Another explains that on his days off are not authorized to carry weapons and even if it did would be at a disadvantage compared to the capacity of armed gangs.

At the station, police station, the same cop shows bullet holes in the walls of his office and that they have attacked up with grenades.

In the taxi to a hospital, a taxi driver with 21 years of driving explained that each of the 35 vehicles that the company has paid about $ 30 a month to a gang that extorted. He says that the state collects in taxes annually per vehicle traffic as well as pay in a month extortion.

“Who do you think has more power, state or rogues?” Asks the taxi driver who spoke to the AP on condition of anonymity for fear of reprisals.

To measure the violence plaguing San Pedro Sula, the hospital emergency room Caterino Rivas is a good place.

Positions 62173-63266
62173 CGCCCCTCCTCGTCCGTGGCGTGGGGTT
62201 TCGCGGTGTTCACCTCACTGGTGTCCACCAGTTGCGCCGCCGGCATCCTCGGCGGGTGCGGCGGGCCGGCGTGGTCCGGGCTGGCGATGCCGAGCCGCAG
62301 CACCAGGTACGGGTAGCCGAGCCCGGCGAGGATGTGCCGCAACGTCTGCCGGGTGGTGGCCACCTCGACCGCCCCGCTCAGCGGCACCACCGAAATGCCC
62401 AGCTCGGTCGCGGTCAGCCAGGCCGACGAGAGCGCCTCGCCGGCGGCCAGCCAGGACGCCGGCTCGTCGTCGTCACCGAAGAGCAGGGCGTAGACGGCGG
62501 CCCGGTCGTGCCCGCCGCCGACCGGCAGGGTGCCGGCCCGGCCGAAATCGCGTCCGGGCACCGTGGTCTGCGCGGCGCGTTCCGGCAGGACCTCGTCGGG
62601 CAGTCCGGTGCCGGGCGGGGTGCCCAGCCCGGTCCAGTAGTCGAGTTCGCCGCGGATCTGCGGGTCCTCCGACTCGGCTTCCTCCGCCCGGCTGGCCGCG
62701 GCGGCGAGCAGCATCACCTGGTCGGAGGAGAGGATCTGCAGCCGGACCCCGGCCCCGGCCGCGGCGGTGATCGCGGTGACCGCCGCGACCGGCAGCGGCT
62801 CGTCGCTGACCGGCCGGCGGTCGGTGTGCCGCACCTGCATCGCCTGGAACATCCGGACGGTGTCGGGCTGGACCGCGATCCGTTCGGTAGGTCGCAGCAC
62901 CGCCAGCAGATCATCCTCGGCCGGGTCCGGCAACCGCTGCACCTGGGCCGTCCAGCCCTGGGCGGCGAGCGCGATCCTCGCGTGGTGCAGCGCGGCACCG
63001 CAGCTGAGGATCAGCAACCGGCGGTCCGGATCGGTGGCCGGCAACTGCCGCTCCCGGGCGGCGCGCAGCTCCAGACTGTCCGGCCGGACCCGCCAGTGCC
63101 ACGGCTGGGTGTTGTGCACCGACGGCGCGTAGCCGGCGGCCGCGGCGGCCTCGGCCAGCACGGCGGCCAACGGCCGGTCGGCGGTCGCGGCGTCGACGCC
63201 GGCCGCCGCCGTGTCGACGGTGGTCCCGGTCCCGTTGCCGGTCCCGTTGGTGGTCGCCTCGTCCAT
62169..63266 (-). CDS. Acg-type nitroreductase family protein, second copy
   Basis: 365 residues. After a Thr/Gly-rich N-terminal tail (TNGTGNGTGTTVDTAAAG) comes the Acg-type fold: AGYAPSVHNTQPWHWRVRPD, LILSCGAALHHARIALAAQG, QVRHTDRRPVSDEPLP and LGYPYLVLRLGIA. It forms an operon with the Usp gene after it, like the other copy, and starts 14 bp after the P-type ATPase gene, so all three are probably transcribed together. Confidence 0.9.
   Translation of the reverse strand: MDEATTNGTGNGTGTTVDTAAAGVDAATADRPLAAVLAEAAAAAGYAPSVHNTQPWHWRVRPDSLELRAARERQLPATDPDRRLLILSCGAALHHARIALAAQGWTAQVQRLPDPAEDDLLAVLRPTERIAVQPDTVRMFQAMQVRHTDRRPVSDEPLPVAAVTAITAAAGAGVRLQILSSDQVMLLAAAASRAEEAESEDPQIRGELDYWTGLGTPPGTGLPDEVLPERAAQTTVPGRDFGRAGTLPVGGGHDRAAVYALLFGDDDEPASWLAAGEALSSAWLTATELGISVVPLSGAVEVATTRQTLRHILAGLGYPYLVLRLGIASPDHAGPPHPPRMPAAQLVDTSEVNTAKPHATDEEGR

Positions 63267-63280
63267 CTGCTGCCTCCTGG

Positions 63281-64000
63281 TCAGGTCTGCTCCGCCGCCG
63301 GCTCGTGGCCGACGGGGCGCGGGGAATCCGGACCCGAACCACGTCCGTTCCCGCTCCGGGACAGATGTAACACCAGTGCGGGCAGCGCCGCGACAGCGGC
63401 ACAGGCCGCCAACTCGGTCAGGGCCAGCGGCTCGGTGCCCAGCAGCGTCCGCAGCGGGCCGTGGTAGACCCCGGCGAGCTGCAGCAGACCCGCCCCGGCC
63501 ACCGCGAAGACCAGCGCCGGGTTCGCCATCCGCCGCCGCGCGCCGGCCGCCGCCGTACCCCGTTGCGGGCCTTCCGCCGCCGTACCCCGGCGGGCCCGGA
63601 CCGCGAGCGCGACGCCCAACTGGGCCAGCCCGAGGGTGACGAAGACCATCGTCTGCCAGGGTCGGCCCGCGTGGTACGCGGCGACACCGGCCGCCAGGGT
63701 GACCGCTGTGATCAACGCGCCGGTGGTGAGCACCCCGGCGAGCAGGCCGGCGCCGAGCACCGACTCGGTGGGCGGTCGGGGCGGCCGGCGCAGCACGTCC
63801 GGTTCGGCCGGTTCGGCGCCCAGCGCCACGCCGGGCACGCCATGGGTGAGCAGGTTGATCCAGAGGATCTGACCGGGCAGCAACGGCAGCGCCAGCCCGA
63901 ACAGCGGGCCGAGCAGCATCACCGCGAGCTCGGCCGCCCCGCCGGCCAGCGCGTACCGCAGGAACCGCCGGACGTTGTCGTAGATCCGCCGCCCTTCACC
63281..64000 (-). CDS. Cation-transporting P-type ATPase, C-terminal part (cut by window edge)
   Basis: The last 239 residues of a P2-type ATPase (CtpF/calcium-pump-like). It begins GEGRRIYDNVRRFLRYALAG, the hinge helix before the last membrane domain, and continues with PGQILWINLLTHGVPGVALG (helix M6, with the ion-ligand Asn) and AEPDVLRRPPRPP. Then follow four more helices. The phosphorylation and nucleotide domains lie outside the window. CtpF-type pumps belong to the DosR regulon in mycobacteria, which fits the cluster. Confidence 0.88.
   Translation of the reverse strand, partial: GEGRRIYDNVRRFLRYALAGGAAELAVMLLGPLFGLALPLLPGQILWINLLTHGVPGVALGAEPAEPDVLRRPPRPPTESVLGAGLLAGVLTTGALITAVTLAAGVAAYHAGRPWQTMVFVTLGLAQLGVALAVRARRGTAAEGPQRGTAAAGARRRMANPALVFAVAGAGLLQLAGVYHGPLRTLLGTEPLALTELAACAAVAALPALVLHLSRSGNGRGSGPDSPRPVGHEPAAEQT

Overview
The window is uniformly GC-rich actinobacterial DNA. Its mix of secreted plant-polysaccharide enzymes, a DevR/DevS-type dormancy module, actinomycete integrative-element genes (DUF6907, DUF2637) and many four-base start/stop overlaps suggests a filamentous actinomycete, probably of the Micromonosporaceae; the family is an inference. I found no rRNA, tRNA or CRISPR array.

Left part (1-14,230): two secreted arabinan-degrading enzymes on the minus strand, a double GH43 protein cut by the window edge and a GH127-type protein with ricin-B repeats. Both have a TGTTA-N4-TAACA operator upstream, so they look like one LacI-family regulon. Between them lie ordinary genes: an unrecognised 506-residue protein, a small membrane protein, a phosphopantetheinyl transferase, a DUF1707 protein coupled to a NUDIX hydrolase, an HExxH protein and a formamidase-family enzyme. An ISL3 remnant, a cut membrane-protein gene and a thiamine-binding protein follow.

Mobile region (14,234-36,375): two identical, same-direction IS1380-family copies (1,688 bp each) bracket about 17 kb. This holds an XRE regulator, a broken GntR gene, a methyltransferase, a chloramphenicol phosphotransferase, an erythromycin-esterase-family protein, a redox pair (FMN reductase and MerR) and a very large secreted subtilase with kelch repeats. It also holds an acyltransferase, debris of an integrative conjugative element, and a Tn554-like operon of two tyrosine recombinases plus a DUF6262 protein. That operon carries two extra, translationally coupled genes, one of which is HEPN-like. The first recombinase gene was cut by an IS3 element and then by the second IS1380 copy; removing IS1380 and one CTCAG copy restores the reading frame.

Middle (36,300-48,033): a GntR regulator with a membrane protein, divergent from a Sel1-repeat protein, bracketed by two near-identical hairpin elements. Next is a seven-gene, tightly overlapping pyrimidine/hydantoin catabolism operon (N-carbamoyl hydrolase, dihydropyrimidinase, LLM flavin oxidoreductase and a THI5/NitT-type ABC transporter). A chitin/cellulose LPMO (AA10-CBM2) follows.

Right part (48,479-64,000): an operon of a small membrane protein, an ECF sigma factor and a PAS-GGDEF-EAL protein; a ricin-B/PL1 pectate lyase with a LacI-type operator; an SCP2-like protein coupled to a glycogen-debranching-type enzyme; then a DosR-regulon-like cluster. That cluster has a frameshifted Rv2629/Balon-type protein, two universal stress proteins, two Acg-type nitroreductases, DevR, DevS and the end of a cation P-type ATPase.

It seems the hospital in a country at war: the night of March 9 is saturated, its facilities are old, poor and the blood stains on walls and floors abound that no one has time to clean. No stretchers enough to receive the 19 wounded who arrived that night. There is one nurse for more than 30 patients. The companions of the wounded must move, wash, care for and to get them the drugs.

Natalia Galdámez, doctor on call, just received in the hospital three wounded by gunfire in a billiard room of Choluteca, half an hour from San Pedro Sula. “They say that someone came and shot them without a word,” he says. “We can hardly believe it. This is a crime to order, hear the same story many times.”